Transistor gates
UC Berkeley scientists have proven that they can make transistor gates for semiconductors that are only 1 nanometre in size out of MoS2 and carbon nanotubes UC Berkeley

Scientists from University of California Berkeley (UC Berkeley) have pushed the laws of physics to the hilt by shrinking the size of electronics even further with the development of the world's smallest transistor.

Currently transistors in a high-end semiconductor on the market measure between 20-22 nanometres (nm) in size. Electronics keep getting smaller and it is predicted that we will have 10nm transistor gates in consumer products in 2017, with 5nm transistor gates possible in 2021. To give you perspective, a single strand of human hair is 50,000 nanometres thick.

However, the laws of physics predict that if you shrink transistors any smaller than 5nm, electrons flowing along a conductor can 'hop across' to the next conductor, making it impossible to control the electrical current – a phenomenon known as quantum tunnelling.

It is believed 5nm transistor gates will posit a direct challenge and in fact bring about the end of the already established Moore's Law – an observation that the number of transistors in a dense integrated circuit double approximately every two years.

UC Berkeley scientists decided to work with a material that is not silicon – which is the traditional substrate for electronics – namely carbon nanotubes and molybdenum disulphide (MoS2). MoS2 is an engine lubricant found in automobile repair shops – part of a family of materials which are resistant to conductivity, it shows great promise for use in lasers, solar cells and LEDs.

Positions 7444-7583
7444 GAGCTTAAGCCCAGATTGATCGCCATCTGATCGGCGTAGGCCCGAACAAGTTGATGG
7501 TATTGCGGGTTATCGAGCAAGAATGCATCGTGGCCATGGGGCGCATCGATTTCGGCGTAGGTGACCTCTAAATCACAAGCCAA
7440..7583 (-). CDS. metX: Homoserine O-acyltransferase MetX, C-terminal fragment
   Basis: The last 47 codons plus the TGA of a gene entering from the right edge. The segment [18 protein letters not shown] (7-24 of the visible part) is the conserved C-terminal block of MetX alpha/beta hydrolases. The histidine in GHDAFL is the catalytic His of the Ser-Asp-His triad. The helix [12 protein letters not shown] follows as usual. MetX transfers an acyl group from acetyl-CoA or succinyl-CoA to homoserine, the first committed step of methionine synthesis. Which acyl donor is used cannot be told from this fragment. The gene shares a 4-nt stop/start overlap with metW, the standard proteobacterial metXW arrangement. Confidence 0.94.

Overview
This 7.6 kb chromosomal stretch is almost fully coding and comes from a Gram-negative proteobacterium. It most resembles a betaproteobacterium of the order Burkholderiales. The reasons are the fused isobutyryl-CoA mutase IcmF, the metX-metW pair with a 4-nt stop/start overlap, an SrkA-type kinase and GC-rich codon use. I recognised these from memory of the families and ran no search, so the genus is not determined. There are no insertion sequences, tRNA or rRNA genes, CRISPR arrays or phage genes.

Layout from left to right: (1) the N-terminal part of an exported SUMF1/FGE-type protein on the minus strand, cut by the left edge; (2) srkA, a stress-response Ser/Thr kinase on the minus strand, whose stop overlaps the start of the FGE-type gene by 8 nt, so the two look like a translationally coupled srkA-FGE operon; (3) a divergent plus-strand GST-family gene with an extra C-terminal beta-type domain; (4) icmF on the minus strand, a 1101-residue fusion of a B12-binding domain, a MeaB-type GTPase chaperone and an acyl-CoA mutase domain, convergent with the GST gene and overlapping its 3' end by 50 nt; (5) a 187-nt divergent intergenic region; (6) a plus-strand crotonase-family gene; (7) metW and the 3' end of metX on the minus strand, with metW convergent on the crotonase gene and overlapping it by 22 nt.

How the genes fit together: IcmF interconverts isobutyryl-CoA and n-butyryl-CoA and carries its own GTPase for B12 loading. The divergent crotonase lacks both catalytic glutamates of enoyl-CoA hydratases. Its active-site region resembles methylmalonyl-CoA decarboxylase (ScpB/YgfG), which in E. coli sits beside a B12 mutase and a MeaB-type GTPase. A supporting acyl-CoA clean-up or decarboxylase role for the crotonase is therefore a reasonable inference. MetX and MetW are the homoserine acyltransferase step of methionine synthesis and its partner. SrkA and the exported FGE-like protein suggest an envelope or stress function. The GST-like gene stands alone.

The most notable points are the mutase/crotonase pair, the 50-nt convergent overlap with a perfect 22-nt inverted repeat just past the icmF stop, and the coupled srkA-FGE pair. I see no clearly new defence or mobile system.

"The semiconductor industry has long assumed that any gate below 5 nanometres wouldn't work, so anything below that was not even considered," said study lead author Sujay Desai, a graduate student at Berkeley Lab's Materials Science Division in UC Berkeley.

"This research shows that sub-5-nanometre gates should not be discounted. Industry has been squeezing every last bit of capability out of silicon. By changing the material from silicon to MoS2, we can make a transistor with a gate that is just 1 nanometre in length, and operate it like a switch."

Both silicon and MoS2 have crystalline lattice structures, but quantum tunnelling occurs more in silicon as the electrons encounter less resistance than in MoS2. Still, because it is difficult to get conventional lithography techniques to work at 1nm, the scientists had to use carbon nanotubes in order to control the flow of the electrons.

"We made the smallest transistor reported to date," said Ali Javey, lead principal investigator of the Electronic Materials programme in Berkeley Lab's Materials Science Division. "The gate length is considered a defining dimension of the transistor. We demonstrated a 1-nanometer-gate transistor, showing that with the choice of proper materials, there is a lot more room to shrink our electronics."

Although this is exciting news, scientists warn that it is only a proof of concept. While it is possible to make transistor gates for semiconductors that are smaller than 5nm, before this concept can be realised, scientists will need to pack the transistors onto a chip and get it to work.

Their research, entitled 'MoS2 transistors with 1-nanometer gate lengths' is published in the journal Science.